Few restaurant stocks were as poorly positioned for a crisis like the COVID-19 pandemic as Dave & Buster’s (NASDAQ:PLAY).
Most restaurants rely on social gatherings for some of their business, but eat-and-pay maven Dave & Buster’s counts on in-store games for more than half of its revenue, and these high-touch surfaces were a no-go during the health crisis. At one point during the lockdown all of the company’s stores were closed, and the company was only able to gradually reopen them with limited capacity until recently.
In this Fool Live segment, Fool.com contributor Jeremy Bowman discusses how Dave & Buster’s survived the pandemic, and the challenges it faces now.
Jeremy Bowman: On the flip side of coin, one stock that had struggled during the pandemic was Dave & Buster’s. Not surprising there, this is a company that in normal times gets more than half of its business from the in-store games and amusements. I’ve never actually been to a Dave & Buster’s personally, so maybe one of you guys can fill me in on the game experience. But so they had to close down all their stores during the lockdown. They slowly reopened with capacity restrictions and that sort of thing like we saw a lot of businesses.
Unlike Chipotle in fast food, there was really no opportunity to use a digital pivot there. I think at the low point in their quarterly results revenue was down 85 percent, so most disappeared. I think you do have to give the management credit for surviving. They laid off staff or furloughed them, got rent relief from landlords, tapped into credit lines and refinanced their debt. They sold a lot of stock. Their shares outstanding is up about 60 percent from where it was when the pandemic started. They’re pretty much fully recovered now. As far as revenue, their guide for the current quarter was basically even with the results in 2019. I think you have to give them a lot of credit for that and that speaks to the demand for restaurants.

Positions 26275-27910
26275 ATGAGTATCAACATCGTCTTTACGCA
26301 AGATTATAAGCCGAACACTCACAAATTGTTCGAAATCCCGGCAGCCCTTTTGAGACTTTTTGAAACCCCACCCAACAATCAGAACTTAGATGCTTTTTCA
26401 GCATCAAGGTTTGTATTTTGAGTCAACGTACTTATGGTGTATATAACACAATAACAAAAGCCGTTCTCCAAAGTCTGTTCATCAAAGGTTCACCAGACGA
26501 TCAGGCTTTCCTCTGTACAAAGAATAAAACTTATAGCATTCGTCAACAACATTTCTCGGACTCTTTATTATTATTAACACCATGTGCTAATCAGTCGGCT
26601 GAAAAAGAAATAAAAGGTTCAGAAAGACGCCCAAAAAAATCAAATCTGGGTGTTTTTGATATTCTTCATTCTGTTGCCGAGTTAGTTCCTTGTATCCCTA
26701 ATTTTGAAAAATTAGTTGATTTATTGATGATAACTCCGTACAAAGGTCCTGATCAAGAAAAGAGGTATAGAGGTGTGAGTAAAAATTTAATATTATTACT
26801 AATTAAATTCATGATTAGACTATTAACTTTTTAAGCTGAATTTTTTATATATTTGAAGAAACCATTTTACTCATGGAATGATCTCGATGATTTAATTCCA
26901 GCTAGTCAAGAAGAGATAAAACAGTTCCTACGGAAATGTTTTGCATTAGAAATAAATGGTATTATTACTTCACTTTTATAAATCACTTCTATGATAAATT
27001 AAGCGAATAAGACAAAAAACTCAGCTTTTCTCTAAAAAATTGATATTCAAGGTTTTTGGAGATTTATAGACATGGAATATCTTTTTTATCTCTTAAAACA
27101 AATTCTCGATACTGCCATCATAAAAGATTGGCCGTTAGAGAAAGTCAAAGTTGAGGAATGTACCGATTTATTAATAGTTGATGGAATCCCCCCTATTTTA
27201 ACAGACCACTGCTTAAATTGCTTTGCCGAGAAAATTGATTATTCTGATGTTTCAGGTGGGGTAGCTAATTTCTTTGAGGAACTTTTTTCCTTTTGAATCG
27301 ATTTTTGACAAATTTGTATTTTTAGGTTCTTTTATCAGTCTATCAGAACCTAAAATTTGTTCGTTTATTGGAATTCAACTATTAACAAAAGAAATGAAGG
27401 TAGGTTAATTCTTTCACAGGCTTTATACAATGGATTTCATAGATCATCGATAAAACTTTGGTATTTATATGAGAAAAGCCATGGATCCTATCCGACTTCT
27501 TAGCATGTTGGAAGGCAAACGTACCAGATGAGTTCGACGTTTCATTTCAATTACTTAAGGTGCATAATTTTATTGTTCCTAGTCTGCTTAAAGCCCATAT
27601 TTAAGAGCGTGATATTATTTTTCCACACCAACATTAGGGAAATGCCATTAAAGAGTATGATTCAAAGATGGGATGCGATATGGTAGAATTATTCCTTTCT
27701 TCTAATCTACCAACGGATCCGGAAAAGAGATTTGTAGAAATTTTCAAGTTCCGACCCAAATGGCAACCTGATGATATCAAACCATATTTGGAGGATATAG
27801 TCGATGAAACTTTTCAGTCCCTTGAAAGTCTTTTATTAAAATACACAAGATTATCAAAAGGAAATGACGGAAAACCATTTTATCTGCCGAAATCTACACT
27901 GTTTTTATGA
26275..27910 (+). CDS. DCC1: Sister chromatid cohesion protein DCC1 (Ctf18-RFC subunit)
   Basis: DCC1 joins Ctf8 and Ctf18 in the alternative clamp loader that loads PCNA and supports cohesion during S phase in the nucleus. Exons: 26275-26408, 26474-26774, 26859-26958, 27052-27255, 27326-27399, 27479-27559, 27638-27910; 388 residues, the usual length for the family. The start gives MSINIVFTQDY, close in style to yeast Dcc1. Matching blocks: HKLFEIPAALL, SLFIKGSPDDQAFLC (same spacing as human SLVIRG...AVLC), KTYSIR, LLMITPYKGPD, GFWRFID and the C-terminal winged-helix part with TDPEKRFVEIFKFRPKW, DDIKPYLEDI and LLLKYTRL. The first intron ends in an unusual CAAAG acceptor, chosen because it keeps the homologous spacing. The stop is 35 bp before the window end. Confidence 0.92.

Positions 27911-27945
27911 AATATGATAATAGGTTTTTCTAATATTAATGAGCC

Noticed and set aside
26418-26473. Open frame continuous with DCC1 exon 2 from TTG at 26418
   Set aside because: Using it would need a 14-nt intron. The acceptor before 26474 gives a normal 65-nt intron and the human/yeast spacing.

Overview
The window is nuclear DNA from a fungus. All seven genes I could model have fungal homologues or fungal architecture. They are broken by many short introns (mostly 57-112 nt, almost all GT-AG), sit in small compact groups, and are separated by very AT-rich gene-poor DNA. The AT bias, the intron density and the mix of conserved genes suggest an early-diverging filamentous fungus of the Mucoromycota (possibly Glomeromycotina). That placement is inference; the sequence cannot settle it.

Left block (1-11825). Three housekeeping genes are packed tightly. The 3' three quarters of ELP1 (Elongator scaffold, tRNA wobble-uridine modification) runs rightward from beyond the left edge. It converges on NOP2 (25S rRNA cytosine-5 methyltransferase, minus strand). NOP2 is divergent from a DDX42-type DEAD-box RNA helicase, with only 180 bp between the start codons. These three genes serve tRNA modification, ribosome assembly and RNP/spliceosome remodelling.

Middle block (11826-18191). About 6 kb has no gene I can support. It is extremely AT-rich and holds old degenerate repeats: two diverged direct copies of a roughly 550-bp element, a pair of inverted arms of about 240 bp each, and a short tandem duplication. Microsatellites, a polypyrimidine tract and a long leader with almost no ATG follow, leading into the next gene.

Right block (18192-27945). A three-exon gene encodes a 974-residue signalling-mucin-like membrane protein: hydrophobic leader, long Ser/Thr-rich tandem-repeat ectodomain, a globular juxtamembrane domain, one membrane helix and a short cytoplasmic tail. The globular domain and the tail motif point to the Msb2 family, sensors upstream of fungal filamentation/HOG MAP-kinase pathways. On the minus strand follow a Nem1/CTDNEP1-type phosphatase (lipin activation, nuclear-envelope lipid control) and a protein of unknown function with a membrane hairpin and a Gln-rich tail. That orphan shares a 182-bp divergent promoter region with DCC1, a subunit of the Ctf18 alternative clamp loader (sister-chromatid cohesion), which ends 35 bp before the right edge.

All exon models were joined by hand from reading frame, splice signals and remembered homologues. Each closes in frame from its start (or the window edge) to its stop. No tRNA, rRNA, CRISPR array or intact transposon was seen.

In general I do think as an investment, I’m still wary of them because they weren’t doing so well pre-pandemic, they had a comparable sales decline. You know, for several years where they were underperforming or not able to deliver growth on the same-store sales front. There’s just a lot of competition in the gaming arena. Topgolf is on the rise after being acquired by Callaway. There’s never a shortage of digital games and other online streaming. There’s a wide world of competition there. But so I think as well as with the shares outstanding, I think there’s certainly some challenges from the stock perspective.
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